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PVS Pathway, 10 years together to improve Veterinary Services

Paris, 23 May 2017 – The OIE celebrates the 10th Anniversary of the PVS Pathway. Since 2007, the PVS (Performance of Veterinary Services) Pathway, flagship programme of the OIE, supports the Member Countries in the sustainable improvement of their Veterinary Services in compliance with the OIE international standards.

“The number of countries involved in the PVS Pathway is growing every year, due to its proven usefulness, simplicity and sustainability”, said Dr François Caya, Head of the OIE Regional Activities Department. “By supporting Veterinary Services all over the world, the OIE is improving animal health and welfare globally.” Over the past six years, the OIE has expended an average of €1 million per year on the implementation of the PVS Pathway to support Member Countries in building their capacities.

What makes the PVS Pathway unique is that it is an external and independent process. It is based on facts and evidence, carried out by experts trained and certified by the OIE, and missions are implemented on a voluntary basis through an official request from OIE National Delegates.

The PVS is not a one-shot evaluation, it is a full pathway that countries can decide to undertake voluntarily. Countries benefit from a comprehensive and useful programme to identify and fulfill their needs, divided in several steps:

  • an initial PVS Evaluation mission, to qualitatively assess the performance and compliance of Veterinary Services in accordance with the OIE international Standards on quality of Veterinary Services;
  • a PVS Gap Analysis mission, to facilitate the definition of a country’s Veterinary Services’ objectives in terms of compliance with OIE quality standards, suitably adapted to national constraints and priorities;
  • Several tools dedicated to specific topics such as laboratories, legislation, statutory bodies or Veterinary Education Establishments;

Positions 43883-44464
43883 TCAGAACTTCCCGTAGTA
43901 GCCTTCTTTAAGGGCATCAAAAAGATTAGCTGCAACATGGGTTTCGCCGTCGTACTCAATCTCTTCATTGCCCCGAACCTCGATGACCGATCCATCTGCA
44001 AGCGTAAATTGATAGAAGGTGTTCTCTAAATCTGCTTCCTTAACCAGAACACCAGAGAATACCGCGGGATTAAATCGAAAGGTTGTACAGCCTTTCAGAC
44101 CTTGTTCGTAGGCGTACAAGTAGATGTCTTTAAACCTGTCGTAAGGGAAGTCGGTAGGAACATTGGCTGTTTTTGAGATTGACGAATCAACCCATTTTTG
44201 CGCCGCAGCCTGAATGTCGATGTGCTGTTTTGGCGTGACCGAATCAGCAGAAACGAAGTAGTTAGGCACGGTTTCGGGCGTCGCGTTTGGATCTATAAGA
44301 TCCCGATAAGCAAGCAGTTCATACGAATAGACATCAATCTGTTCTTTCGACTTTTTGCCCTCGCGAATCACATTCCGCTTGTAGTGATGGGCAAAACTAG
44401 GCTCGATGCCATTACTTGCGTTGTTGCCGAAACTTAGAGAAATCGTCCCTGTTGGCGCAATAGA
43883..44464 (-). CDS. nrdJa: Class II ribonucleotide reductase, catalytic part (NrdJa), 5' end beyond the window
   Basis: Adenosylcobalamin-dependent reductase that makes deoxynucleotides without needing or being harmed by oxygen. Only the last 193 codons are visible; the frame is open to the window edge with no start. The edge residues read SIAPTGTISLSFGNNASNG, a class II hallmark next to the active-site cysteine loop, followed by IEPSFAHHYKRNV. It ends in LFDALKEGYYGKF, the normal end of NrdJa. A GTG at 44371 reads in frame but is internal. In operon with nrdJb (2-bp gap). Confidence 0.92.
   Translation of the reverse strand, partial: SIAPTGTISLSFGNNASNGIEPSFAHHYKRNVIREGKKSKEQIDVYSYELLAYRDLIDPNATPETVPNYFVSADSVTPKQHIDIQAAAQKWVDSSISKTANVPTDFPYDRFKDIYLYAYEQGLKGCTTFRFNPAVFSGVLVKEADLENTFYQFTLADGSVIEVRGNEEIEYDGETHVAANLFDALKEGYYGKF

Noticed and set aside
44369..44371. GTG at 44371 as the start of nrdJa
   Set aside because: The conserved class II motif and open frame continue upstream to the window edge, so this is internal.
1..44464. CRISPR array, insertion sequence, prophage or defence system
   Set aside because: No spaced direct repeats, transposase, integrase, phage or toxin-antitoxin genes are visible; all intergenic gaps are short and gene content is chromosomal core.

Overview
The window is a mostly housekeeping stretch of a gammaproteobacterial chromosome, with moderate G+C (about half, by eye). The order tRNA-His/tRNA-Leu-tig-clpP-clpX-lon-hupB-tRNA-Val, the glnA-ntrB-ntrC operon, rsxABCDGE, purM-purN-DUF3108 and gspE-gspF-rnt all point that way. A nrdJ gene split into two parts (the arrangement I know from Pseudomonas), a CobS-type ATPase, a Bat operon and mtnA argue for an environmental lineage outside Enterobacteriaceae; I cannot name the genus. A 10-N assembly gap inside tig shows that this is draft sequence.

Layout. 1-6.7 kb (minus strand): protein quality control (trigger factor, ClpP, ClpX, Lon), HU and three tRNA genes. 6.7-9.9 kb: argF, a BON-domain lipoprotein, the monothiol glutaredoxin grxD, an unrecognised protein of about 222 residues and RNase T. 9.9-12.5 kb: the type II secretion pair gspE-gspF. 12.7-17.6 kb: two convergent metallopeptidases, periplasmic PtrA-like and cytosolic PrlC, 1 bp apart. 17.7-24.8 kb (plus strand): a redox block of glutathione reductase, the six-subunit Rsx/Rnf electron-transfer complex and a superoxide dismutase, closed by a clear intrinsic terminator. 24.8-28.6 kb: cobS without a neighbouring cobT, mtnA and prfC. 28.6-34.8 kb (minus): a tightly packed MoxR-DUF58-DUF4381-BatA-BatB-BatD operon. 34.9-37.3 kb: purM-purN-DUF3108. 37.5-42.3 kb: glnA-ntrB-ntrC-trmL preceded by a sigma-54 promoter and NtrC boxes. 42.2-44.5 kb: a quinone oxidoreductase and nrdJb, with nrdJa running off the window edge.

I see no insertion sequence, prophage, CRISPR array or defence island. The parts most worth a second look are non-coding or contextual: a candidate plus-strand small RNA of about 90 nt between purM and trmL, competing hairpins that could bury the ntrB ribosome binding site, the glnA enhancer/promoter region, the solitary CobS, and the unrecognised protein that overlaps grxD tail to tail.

• And then a PVS Follow-up Evaluation to monitor improvements and identify new needs.

Some of the most important outcomes - as reported by OIE Delegates - are the understanding of strengths and weaknesses of Veterinary Services, the possibility to have clearer pictures of the needs of Veterinary Services, a better understanding of the OIE standards, and an increase of training opportunities. Indeed, during the missions, OIE PVS Experts help Veterinary Services to assess their capacities, to identify strengths, weaknesses, and areas for improvements; eventually they work on solutions with the national authorities.

Since 2007, over 140 countries have implemented the PVS Pathway. (See the state of play of PVS Evaluation missions and PVS Gap Analysis missions in the world – updated 5 April 2017).

At the occasion of the 85th General Session of the World Assembly of OIE Delegates, a video was displayed to celebrate the 10th Anniversary of the PVS Pathway. The video gives a “taste” of this programme directly from the voices of its protagonists, highlighting milestones, benefits and vision for its future.

The PVS Pathway has demonstrated its major global impact on strengthening national animal health systems in areas as diverse as resourcing, governance structures and national coordination, or intersectoral collaboration. It has allowed worldwide improvements regarding animal and veterinary public health surveillance, disease control, emergency response, food safety prevention, and animal welfare.

The ten year mark gives occasion to pause, to reflect and to set directions for the future. After the experience of approximately 350 PVS Pathway missions, the major challenges to PVS Pathway success are well understood. Along with this awareness, a PVS Think Tank Forum was held at OIE Headquarters in Paris, 4-6 April 2017. The purpose of the 3-day meeting was to work together, OIE Delegates and Members’ representatives, partners, experts and staff, to review and plan for the strategic evolution of the PVS Pathway.

“Up to now, we have a good baseline, a common language to speak to each other, but today things are evolving, especially in the ‘One Health’ perspective” said Dr. Eloit. “The OIE is actively working with its partner the World Health Organization (WHO) by creating linkages between the PVS pathway and the new International Health Regulations (IHR) monitoring and evaluation framework. Ensuring synergy between animal health and human health evaluation systems contributes to global health.”



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